1 row created.

Elapsed: 00:00:00.00
SQL> commit;

Commit complete.

SQL> select empname,jan,feb,mar,apr from scott.salary;

EMPNAME JAN FEB MAR APR
---------- ---------- ---------- ---------- ----------
Gairik 100 200 300 400
ahmad 200 50 400 900

SQL> select empname, (jan+feb+mar+apr)/4 avg_salary from scott.salary;

EMPNAME AVG_SALARY
---------- ----------
Gairik 250
ahmad 387.5

Elapsed: 00:00:00.00
SQL>

char and varchar2

I don't feel compelled to comment on varchar. Never used it in Oracle and probably never will.

However I am compelled to comment about char and varchar because of some unhelpful comments here. First of all it is easy enough to verify stuff in Oracle so it comes as a surprise at some of the comments here.

char and varchar properties and length restrictions are widely available, however what is not available widely is perhaps the performance issue. I decided to put it to rest by creating a table of a million rows with essentially two columns (c char(6), vc varchar2(10)) and filled each with same values of 6 characters long (comparing 'apples' to 'apples') from a random table in my app.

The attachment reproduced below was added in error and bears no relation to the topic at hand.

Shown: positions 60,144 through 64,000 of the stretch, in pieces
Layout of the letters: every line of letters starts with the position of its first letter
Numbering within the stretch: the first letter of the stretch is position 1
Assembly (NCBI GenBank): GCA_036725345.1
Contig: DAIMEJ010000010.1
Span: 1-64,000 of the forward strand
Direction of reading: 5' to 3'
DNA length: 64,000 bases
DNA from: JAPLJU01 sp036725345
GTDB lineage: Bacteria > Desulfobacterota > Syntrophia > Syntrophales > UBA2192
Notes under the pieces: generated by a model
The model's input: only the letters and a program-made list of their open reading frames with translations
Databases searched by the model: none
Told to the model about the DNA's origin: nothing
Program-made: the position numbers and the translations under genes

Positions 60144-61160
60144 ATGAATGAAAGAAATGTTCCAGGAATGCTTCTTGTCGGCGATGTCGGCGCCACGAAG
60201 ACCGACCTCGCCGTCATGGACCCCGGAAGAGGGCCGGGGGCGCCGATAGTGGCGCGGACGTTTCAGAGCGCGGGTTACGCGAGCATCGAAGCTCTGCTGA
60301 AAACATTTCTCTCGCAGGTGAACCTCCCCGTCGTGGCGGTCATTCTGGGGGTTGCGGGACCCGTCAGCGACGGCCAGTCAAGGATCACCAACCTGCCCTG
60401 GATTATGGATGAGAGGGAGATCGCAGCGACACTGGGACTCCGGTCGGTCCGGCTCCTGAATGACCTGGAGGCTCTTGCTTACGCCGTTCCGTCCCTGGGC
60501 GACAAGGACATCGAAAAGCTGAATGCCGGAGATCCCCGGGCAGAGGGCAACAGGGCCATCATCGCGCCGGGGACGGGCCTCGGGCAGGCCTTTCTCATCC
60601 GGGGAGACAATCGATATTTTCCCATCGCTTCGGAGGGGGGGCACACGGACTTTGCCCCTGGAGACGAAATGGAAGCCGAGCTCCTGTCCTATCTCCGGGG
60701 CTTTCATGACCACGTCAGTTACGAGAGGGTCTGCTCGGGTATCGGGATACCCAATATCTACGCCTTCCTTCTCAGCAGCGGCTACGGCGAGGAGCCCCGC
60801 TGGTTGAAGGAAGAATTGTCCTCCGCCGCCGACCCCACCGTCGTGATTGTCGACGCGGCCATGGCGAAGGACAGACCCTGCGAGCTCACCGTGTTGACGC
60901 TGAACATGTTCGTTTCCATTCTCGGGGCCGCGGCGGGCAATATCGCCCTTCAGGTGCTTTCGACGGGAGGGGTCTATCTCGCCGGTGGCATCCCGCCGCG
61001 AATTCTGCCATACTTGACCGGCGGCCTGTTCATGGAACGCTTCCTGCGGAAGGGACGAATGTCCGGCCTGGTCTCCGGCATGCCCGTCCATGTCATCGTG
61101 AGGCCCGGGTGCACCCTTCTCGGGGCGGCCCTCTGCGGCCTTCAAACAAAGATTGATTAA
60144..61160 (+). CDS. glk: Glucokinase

I issued a search: select count(*) from mytable where c = 'values' and alternatively vc = 'values'
Invariably the char (c) search performed almost half as fast as the varchar2 (vc) search.

Varchar2 performed much better. Don't take my word for it, try it for yourself.

Vinny

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Thinking in Robert